Steve Gallagher

I think that the death penalty is good because many people took advantage of our soft laws to commit rapes, murders and other acts which are inhumane.

The death penality should be imposed on the criminals according to the nature of the crime they committed.

It is not right for the church to dictate and influence the government. The opinions and views of the citizens will determine whether to impose the death penalty or not but I think it is right to do so.

There should not be an individuals in high religious positions to influence the PNG government coz we are tired of seeing women and vulnerable people being killed by evil.

We don't need expensive and unrealistic and unachievable concepts but we do want the government to impose the death penalty. Enough is enough!

Albert Tobby

Will the death penalty stop violent crimes in Papua New Guinea?

It appears that violent crimes continue to flourish unabated in our societies today. I believe this is not recent practice, however a build up of several incidents of similar nature over a prolonged period.

People don't just wake-up one morning and decide to rape or murder someone. They've developed a perspective over a period of time that shaped their worldview and regulates their behaviour.

People's perceptions (attitudes) are shaped mainly by (1) socio-cultural environment, (2) educational upbringing (3) genetic hereditary.

However there are other supporting mechanisms that ensures that these three elements function effectively in shaping individual's behavior, such as economic incentives and social services.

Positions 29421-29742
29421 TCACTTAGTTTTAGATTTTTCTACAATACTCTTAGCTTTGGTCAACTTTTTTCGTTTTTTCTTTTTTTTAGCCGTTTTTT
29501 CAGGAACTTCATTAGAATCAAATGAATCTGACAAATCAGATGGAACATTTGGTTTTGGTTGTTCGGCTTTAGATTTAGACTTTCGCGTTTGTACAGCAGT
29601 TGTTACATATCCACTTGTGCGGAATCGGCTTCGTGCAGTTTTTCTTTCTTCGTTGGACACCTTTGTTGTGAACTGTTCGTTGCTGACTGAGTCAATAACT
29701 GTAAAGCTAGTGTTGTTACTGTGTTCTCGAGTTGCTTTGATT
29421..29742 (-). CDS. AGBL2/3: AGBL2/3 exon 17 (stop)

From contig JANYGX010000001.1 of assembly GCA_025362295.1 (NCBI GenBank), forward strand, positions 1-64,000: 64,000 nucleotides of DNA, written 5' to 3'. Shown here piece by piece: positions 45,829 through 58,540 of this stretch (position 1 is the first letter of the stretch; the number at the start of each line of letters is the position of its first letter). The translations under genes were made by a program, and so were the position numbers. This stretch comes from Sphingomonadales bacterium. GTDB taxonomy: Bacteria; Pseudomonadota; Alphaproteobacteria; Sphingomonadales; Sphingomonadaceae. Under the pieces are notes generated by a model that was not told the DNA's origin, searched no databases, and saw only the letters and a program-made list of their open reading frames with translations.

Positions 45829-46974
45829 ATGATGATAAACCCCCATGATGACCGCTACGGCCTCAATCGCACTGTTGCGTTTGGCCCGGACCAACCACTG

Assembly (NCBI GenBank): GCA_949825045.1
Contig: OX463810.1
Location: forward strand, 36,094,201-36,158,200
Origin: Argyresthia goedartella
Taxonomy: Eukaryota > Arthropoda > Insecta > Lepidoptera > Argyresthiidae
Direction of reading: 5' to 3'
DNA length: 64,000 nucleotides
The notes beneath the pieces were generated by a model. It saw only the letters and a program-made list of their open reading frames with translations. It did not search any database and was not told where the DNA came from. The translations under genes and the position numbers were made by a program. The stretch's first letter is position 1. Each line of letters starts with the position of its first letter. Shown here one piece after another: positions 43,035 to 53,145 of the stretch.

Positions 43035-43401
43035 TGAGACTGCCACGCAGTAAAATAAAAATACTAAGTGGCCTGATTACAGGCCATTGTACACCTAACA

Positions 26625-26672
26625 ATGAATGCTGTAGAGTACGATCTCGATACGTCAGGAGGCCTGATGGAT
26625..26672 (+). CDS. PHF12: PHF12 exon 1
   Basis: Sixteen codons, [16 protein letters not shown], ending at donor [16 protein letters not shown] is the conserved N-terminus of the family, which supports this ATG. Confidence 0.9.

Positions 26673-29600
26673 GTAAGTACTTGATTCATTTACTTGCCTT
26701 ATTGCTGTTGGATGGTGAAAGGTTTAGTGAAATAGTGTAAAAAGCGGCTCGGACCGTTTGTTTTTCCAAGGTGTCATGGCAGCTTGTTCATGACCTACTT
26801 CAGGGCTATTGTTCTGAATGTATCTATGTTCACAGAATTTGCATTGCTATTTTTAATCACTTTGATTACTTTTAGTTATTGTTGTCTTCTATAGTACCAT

Absence of other supporting mechanisms will either directly or indirectly weaken the role of the 3 elements ( there are scores of literature on this under behavioral science discipline).

Hence Bishop Young correctly posits for programs that supports young men's meaningful engagement in the economy including job creations and improving policing capacity to prevent crimes and not address crimes.

We all know that youth unemployment is high (ADB, 2012 and UNDP 2012) even globally (McKinsey, 2012). Drug abuse is rampant among the unemployed youths including secondary and high school students.

Last year there were about 17 000 grade 12 students graduating; only 4 000 gain admission into the tertiary institutions (Where are the majority, 13 000 Gr. 12 graduates?).

Transport infrastructure has deteriorated from bad to worse in many rural areas (alas some urban centers) limiting access to market and better health services.

The ratio of certified medical doctors to patients in PNG is 1: 10 000 (Global Health Foundation, 2010) and nurses to patients is 0.5: 1000 (OECD, 2012).

In 2004 the police commission reported that there are only 5, 250 regular police force, a police - to - population ration of 1: 1,121.

The structure, size and deployment of regular police force has remained unchanged since independence - completely oblivious to the growing population. These and many more....

I doubt death penalty will deter violent crime in these country if many of these underlying issues are not addressed amicably by the respective and responsible authorities and/or institutions.